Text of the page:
So for present purposes, I will use a much smaller substitute, which can hardly be accused of any partiality to Standard Arabic: namely, a selection from Said Akl's Roomyo w Julyeet, which I was lucky enough to run into at an Oxfam a few years ago. I picked a well-known section of the play whose language seemed relatively simple, with little or no visible Standard Arabic influence - the lines starting from "Romeo, Romeo, wherefore art thou Romeo?" (p. 62), including Romeo's reply and Juliet's reply to him (finishing on the second line of p. 63) - and counted morpheme frequencies (retaining his eccentric orthography). The 26 morphemes that occurred more than once account for about two-thirds of the selection, so looking at their etymologies gives us the maximum of information for the minimum of effort - and here they are. Only those that are unambiguously Arabic or unambiguously Aramaic are relevant to our purpose; the rest may be dismissed as "confounding factors":

  1. w(e) و "and" (11 occurrences): "Confounding". Shared by Arabic and Aramaic in effectively identical form.
  2. b(e)- / m- بـ٬ مـ [marker of the indicative imperfect] (10 occurrences): Innovative. This form is found as such neither in Classical Arabic nor in Aramaic, and its etymology poses some difficulties; if you know of any convincing work on this, let me know in the comments.
  3. -aq ـك "you m. sg. oblique" (9 occurrences): Arabic. Both Aramaic and Arabic have cognates of this, but in Aramaic the consonant has changed to kh, whereas Levantine - like Arabic - has kept the original k.
  4. ¢esm اسم "name" (6 occurrences): Arabic. Both Aramaic and Arabic have cognates of this, but in Aramaic the consonant is sh, whereas in Levantine - as in Arabic - it's s. (There is controversy over which value is original.)
  5. la "no, not, neither... nor" (5 occurrences): "Confounding". The form is shared identically by Arabic and Aramaic; the usage is actually closer to Arabic (where it negates verbs only in the imperfect and the negative imperative) than to Aramaic (where it negates verbs in all tenses), but we'll score it as shared.
  6. -u / -h / -vowel length (depending on context) ـه "him, his" (5 occurrences): Arabic. Aramaic -eh could explain the h form and the vowel length form, but the -u can be satisfactorily derived only from Arabic -hu.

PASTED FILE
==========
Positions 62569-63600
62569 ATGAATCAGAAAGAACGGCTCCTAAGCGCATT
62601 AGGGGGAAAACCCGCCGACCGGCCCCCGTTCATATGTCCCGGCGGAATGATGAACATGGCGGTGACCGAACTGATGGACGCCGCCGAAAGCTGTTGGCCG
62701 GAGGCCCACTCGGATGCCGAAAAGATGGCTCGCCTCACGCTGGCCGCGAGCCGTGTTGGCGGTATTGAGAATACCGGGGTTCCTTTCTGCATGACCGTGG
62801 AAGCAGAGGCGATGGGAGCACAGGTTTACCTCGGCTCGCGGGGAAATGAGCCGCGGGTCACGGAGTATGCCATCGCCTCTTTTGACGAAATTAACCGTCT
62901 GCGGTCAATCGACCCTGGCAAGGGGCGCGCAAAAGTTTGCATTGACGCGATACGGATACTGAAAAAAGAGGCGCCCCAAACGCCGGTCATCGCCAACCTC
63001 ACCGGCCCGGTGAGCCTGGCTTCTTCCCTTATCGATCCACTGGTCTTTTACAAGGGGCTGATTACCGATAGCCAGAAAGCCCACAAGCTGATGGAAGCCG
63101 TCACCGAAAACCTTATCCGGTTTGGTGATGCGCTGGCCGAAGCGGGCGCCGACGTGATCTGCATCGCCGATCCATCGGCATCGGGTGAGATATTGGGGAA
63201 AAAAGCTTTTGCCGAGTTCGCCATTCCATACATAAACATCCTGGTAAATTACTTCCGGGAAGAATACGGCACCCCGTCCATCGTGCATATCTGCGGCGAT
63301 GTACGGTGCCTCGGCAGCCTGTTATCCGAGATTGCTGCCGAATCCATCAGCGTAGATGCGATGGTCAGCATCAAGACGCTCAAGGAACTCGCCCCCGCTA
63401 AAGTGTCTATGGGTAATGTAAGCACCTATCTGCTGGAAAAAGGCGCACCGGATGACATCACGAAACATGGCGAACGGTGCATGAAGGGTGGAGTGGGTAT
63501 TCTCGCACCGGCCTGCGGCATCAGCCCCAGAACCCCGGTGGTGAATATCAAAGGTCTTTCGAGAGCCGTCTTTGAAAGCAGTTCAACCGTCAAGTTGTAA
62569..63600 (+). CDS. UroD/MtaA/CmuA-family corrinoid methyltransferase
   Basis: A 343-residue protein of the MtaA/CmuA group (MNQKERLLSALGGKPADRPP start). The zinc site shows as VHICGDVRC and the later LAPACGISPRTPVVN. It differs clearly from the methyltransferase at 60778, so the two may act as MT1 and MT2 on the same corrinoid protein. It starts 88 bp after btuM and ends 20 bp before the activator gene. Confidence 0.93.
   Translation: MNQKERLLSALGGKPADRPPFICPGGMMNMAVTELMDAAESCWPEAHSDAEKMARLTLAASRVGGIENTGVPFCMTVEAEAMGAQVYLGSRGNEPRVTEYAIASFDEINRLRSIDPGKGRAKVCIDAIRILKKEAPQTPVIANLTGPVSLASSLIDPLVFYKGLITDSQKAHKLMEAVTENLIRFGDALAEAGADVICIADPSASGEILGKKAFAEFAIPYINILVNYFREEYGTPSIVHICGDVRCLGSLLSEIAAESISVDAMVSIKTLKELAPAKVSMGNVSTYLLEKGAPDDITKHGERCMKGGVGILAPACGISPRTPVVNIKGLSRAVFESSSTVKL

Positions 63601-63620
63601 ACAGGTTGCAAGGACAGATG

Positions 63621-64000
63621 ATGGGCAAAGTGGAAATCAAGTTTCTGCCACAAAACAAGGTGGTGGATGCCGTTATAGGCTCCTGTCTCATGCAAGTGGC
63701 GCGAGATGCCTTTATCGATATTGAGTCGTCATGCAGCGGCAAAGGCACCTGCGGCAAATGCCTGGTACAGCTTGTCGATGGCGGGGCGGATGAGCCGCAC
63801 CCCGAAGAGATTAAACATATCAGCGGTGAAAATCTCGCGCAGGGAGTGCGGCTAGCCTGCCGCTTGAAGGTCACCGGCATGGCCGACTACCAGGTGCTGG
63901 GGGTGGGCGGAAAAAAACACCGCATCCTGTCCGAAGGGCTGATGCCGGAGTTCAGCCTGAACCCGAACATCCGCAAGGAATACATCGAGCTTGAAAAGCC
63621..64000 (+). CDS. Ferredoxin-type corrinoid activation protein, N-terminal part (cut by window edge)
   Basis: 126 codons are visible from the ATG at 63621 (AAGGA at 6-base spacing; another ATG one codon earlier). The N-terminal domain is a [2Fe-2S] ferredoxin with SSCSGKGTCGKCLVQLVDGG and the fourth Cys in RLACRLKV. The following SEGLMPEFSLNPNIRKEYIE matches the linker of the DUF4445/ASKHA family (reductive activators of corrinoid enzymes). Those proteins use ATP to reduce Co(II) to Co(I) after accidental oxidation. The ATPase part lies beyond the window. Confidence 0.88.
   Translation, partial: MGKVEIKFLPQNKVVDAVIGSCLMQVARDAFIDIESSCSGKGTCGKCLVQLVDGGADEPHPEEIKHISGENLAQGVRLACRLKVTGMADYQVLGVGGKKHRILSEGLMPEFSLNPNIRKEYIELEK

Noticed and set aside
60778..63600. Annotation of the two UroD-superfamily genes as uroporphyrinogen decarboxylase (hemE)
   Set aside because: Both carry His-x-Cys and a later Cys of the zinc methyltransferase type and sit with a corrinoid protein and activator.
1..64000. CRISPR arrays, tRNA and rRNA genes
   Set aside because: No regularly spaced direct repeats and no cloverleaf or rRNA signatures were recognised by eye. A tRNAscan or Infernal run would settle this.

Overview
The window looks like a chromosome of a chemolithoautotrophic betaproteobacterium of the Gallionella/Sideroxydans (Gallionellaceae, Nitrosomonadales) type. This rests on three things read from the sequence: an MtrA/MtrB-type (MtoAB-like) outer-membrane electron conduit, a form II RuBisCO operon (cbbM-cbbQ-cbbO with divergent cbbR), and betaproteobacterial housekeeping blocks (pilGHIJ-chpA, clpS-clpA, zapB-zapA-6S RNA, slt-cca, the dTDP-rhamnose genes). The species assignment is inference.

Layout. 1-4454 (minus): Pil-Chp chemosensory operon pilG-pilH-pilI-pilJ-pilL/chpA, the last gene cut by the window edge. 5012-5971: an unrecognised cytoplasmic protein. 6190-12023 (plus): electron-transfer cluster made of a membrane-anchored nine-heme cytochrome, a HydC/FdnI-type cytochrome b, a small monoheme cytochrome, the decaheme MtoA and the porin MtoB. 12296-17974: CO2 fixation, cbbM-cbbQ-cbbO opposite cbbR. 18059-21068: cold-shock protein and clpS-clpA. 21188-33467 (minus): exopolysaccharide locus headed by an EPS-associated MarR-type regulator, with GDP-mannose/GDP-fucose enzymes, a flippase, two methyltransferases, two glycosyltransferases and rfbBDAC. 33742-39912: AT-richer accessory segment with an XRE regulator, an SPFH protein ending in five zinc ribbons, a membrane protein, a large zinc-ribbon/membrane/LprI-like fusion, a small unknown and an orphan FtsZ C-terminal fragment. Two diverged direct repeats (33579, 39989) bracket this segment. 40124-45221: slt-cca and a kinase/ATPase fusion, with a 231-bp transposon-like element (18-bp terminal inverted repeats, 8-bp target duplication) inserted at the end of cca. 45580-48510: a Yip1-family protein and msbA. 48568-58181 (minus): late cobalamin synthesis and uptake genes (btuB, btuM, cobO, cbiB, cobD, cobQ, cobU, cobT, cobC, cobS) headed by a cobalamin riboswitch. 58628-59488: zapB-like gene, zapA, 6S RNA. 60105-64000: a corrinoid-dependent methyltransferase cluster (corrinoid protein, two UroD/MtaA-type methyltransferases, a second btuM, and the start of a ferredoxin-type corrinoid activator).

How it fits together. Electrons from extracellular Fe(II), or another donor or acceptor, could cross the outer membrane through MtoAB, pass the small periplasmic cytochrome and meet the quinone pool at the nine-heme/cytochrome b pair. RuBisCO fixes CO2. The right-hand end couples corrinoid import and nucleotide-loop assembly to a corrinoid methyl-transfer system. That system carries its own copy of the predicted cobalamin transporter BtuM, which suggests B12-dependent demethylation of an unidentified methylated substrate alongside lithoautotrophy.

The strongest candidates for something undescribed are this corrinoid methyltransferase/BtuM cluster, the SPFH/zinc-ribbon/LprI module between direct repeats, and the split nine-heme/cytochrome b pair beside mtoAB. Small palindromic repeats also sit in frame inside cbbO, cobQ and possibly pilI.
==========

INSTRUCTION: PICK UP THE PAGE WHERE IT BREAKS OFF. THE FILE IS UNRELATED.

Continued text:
7. quun كون "be" (4 occurrences): "Confounding". In reality this is much more likely to be Arabic, since the normal Aramaic root for "be" is hwy, but kwn is attested in this sense in Aramaic too.
  8. men من "from" (4 occurrences): "Confounding". Shared by Arabic and Aramaic in effectively identical form.
  9. ḍall ضل "remain" (4 occurrences): Arabic. There is no Aramaic source for emphatic D.
  10. (e)l الـ
    • "the" (4 occurrences): Arabic. (Aramaic originally used suffixed -aa, which later lost its definite sense.)
    • [relative marker] (3 occurrences): Innovative, but based on extending the functions of the Arabic definite article, and probably on shortening a form similar to Classical Arabic alladhii, which it resembles rather more than the Aramaic relative marker dh-.)
  11. ¢ent انت "you (m. sg.)" (3 occurrences): Arabic. In Aramaic, the n disappeared, assimilated to the following t.
  12. ma ما "not" (3 occurrences): Arabic. In Aramaic, maa is never used as a negator.
  13. law لو "if" (3 occurrences): Arabic. (Aramaic does not generally use this, but where traces of a cognate are found, as in some frozen combinations, it takes the form luu, not law.)
  14. cu شو "what?" (3 occurrences): Original, from Arabic. Found as such neither in Arabic nor in Aramaic, but its generally accepted etymology is Arabic, from a contraction of أي شي هو "what thing is it?".
  15. sammi "name (v.)" (3 occurrences): Arabic, for the same reason as esm above.
  16. e- / Ø- أـ [first person singular subject marker] (3 occurrences): "Confounding". Shared by Arabic and Aramaic in effectively identical form.
  17. t- تـ [second person masculine singular subject marker] (2 occurrences): "Confounding". Shared by Arabic and Aramaic in effectively identical form.